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Oracle GlassFish Server Message Queue Technical Overview
Release 4.5.2

Part Number E24949-01
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4 Broker Clusters

Message Queue supports the use of broker clusters: groups of brokers working together to provide message delivery services to clients. Clusters enable a Message Queue service to scale messaging operations by distributing client connections among multiple brokers. Because a cluster consists of multiple brokers, the cluster helps protect against individual broker failure. Two cluster models provide different levels of message service availability.

This chapter discusses the architecture and internal functioning of broker clusters. It covers the following topics:

Cluster Models

Message Queue supports two clustering models both of which provide a scalable message service, but with each providing a different level of message service availability:


Despite the message service availability offered by both conventional and enhanced broker clusters, they do not provide a guarantee against failure and the possibility that certain failures, for example in the middle of a transaction, could require that some operations be repeated. It is the responsibility of the messaging application (both producers and consumers) to handle and respond appropriately to failure notifications from the messaging service.

Conventional and enhanced broker clusters are built on the same underlying infrastructure and message delivery mechanisms. They differ in how brokers in the cluster are synchronized with one another and in how the cluster detects and responds to failures.

The sections that follow first describe the infrastructure and delivery mechanisms common to both clustering models, after which the unique aspects of each model is explained.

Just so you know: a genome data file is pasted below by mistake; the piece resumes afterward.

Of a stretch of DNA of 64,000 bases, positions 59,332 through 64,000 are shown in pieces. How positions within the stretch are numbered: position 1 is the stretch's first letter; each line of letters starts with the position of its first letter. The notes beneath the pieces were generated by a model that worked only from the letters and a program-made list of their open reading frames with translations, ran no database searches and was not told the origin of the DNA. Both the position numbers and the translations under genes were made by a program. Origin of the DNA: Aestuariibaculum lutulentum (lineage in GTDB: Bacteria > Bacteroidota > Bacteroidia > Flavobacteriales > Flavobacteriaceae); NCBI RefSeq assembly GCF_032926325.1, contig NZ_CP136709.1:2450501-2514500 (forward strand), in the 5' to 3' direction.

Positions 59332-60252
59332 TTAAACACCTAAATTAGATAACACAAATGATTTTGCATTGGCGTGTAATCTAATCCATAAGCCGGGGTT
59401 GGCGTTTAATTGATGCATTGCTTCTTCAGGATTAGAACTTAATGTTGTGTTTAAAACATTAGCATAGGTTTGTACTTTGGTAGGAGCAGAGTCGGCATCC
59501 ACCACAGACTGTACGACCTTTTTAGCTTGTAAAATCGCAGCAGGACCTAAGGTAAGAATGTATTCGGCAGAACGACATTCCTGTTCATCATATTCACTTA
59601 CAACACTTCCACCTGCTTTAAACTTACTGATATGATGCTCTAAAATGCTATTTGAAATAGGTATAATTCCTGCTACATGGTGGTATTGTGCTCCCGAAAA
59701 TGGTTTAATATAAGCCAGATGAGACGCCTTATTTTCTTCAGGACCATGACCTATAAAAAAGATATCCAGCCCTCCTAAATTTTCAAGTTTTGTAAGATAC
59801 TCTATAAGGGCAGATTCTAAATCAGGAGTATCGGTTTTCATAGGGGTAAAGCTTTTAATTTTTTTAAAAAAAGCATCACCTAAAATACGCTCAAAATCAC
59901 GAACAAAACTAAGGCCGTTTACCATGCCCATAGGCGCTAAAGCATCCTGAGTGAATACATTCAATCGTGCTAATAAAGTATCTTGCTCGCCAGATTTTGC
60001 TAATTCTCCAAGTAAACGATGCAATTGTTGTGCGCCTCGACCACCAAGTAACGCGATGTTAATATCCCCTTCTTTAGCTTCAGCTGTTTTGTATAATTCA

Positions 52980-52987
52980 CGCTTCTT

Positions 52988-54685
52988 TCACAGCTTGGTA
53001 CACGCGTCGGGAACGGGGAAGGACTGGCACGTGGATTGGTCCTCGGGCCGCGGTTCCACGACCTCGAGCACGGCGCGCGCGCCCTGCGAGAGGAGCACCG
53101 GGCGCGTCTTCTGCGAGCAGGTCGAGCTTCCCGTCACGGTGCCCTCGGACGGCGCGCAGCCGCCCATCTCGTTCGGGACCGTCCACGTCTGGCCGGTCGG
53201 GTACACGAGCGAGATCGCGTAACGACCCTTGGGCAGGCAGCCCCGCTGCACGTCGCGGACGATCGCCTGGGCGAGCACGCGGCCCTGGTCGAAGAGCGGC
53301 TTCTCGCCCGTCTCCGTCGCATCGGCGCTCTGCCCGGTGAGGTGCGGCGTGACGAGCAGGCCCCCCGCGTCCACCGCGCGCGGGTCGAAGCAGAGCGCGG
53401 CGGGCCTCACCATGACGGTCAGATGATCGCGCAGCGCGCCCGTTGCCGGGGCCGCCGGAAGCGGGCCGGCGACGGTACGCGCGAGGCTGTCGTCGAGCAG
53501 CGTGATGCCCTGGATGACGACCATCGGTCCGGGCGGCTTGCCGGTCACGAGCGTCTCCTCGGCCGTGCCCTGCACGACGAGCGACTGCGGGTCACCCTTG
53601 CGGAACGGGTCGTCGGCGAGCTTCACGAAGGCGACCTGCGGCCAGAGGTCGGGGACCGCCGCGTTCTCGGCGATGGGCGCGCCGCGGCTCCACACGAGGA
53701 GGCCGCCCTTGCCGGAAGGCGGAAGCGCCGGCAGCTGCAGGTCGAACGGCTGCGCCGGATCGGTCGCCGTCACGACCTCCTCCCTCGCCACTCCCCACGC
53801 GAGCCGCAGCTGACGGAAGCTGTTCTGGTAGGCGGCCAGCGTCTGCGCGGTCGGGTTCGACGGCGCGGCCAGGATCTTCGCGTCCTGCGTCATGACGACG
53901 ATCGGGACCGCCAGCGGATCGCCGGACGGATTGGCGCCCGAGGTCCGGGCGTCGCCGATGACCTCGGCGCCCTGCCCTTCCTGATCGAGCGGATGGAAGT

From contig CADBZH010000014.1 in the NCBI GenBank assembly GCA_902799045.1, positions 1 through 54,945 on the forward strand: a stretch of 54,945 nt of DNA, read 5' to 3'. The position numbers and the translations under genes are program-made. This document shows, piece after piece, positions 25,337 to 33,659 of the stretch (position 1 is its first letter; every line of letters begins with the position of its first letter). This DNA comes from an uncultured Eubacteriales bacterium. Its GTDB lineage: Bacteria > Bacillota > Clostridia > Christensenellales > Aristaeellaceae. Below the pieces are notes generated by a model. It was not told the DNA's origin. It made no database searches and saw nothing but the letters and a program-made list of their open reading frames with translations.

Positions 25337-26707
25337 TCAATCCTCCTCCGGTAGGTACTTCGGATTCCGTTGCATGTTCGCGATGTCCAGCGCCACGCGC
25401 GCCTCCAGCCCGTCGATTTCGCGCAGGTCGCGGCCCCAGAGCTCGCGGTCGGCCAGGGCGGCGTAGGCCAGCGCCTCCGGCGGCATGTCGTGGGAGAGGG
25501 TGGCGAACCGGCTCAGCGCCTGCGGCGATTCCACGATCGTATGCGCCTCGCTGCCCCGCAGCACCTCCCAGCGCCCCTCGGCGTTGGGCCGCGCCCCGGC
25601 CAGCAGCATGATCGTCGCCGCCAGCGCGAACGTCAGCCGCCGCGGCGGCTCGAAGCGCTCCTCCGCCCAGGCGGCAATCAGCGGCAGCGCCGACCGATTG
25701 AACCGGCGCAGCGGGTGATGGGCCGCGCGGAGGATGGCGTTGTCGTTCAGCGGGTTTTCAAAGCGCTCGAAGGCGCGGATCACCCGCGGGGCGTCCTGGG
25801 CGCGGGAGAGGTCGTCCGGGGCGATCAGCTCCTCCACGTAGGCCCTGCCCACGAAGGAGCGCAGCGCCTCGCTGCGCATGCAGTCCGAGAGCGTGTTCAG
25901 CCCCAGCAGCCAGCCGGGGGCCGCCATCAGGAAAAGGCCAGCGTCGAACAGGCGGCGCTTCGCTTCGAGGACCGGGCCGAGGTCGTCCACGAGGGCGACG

Cluster Message Delivery

A broker cluster facilitates the delivery of messages between client applications that are connected to different brokers in the cluster.

The following illustration shows salient features of a Message Queue broker cluster. Each of three brokers is connected to the other brokers in the cluster: the cluster is fully-connected. The brokers communicate with each other and pass messages by way of a special cluster connection service, shown in Figure 4-1 by the dashed lines.

Figure 4-1 Message Queue Broker Cluster

The basic elements of a broker cluster.
Description of "Figure 4-1 Message Queue Broker Cluster"

Each broker typically has a set of messaging clients (producers and/or consumers) that are directly connected to that broker. For these client applications, the broker to which they are directly connected is called their home broker. Each client communicates directly only with its home broker, sending and receiving messages as if that broker were the only broker in the cluster.

Accordingly, a producer in the cluster produces messages to a destination in its home broker. The home broker is responsible for routing and delivering the messages to all consumers of the destination, whether these consumers are local (connected to the home broker) or remote (connected to other brokers in the cluster). The home broker works in concert with the other brokers to deliver messages to all consumers, no matter what brokers they are connected to.

Propagation of Information Across a Cluster